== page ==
In his teen years, Alan sported a pompadour hair style a la Elvis. Walking by Alice’s house one day, he saw her outside. Al flipped her a nickel and said, “Call me when you’re 16.” What a move! He went off to Washington University, then on to graduate school at Northwestern, where he earned a degree in Macroeconomics. Next Al served in the 101st Airborne Division and fought in North Korea. After putting up with freezing conditions in that country, he was sent to Oklahoma City, where he roasted. There Al taught combat intelligence – how to interrogate prisoners. By this time, both he and Alice had married other people and each had three girls of their own.


Al had a sterling career on Wall Street with Rothchild & Co., Oppenheimer & Co. and was a Senior Vice President at Morgan Stanley. For years he oversaw the NYC Pension Fund, where he was tasked with foreseeing the economic future. Alice owned a successful interior design company, all the while raising her girls. In fact, she has an assignment right now to design the interior of a home in Burlington. Her creativity never stops.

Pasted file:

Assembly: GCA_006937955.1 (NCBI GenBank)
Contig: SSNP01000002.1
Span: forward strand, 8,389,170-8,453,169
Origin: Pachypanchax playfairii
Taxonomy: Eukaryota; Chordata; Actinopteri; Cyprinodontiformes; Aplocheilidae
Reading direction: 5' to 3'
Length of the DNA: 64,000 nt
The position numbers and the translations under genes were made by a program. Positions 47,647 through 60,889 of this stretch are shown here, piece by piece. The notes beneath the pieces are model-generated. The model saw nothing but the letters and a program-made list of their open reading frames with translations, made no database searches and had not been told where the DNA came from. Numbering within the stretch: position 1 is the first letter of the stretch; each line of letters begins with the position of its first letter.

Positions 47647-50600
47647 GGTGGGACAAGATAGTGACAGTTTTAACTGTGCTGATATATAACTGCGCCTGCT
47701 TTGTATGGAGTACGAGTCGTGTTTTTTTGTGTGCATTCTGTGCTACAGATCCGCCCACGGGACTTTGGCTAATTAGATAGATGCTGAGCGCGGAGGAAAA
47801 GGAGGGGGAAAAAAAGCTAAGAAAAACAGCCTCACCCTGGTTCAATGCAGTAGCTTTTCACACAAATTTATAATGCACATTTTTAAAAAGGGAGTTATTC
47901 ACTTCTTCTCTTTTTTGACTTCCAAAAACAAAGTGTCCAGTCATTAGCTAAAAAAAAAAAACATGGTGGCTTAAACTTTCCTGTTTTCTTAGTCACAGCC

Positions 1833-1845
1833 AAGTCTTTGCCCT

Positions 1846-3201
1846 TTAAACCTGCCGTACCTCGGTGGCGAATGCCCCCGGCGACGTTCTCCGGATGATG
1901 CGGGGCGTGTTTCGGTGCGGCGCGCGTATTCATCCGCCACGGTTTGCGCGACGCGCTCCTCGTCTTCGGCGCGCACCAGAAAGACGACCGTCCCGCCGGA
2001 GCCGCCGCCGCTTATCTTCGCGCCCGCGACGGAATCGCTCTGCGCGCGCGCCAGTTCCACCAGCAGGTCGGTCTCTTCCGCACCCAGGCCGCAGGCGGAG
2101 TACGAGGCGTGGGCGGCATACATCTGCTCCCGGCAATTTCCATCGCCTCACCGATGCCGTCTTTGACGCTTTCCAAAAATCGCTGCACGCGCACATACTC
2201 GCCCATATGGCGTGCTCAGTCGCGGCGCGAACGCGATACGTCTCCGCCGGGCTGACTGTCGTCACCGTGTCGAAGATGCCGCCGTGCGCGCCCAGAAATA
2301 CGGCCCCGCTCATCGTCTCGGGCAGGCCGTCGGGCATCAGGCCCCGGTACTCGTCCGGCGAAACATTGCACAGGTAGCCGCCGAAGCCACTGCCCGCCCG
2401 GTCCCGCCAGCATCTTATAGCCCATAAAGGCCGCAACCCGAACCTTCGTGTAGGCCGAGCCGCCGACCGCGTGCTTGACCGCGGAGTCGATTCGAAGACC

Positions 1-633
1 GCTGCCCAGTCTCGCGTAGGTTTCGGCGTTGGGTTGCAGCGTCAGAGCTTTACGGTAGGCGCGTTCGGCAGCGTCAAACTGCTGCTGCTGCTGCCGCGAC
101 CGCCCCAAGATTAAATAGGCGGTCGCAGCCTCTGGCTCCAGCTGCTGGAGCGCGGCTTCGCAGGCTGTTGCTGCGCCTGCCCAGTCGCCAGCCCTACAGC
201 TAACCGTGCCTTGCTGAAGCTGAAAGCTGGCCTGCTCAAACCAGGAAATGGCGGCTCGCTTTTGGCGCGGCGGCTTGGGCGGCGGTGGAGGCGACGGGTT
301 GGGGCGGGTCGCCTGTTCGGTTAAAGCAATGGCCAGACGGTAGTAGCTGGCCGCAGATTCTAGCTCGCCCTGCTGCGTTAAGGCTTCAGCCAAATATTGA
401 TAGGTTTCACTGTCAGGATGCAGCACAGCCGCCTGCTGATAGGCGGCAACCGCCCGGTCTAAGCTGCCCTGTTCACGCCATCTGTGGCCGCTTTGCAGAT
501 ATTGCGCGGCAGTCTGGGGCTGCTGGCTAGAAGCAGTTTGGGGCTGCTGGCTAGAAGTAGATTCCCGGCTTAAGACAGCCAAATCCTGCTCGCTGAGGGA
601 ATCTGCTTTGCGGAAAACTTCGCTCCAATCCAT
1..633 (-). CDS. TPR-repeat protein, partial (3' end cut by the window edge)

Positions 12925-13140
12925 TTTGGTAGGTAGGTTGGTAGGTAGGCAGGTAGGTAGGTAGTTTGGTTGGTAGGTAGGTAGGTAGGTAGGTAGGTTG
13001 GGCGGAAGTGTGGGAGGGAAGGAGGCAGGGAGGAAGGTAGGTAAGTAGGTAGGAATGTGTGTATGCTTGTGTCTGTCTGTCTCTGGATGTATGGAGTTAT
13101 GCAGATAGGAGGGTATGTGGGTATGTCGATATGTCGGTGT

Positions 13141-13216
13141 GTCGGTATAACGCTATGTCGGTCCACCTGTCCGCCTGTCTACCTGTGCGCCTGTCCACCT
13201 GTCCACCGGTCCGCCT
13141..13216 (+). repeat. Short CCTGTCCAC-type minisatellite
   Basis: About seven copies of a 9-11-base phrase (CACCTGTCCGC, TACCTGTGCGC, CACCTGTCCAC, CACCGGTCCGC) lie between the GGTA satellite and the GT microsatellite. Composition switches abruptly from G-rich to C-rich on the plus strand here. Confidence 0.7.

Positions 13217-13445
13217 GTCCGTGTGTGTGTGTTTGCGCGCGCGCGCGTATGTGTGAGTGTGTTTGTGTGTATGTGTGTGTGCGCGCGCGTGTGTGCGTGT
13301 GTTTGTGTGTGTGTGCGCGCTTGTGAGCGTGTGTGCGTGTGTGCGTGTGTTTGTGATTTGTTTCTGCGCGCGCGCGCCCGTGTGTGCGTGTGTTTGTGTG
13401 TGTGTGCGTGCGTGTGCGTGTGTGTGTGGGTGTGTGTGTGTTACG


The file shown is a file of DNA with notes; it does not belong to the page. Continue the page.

They had not seen each other for twenty one years, but their parents had their fingers crossed that the two would re-connect, because each was getting a divorce. As soon as they saw each another, Al said, “We know each other well. Let’s get married.” But Alice gave him a hard time. She resisted until they finally wed eleven months later. Together they raised their daughters and shared their common interest in mountain climbing. They even traveled to New Zealand, where they scaled some of mountains in the Southern Alps and hiked the Greenstone Track out of Queensland.


It has now been forty seven years that Alice and Alan have been married. Their families have melded together – all six girls. They have thirteen grandchildren and three great grandchildren. They have remained happily together for over half of their lives.


They moved permanently to Wilmington, VT in 2003, after having spent years coming up to to Mt. Snow from New Jersey with their family to ski. In 1999 they began their association with Congregation Beth El. Al volunteered to manage the CBE investment funds over ten years ago and has done a stellar job. Alice is a trustee on the Board of Directors. We are indeed fortunate that the Greenspans continue to enrich our congregation.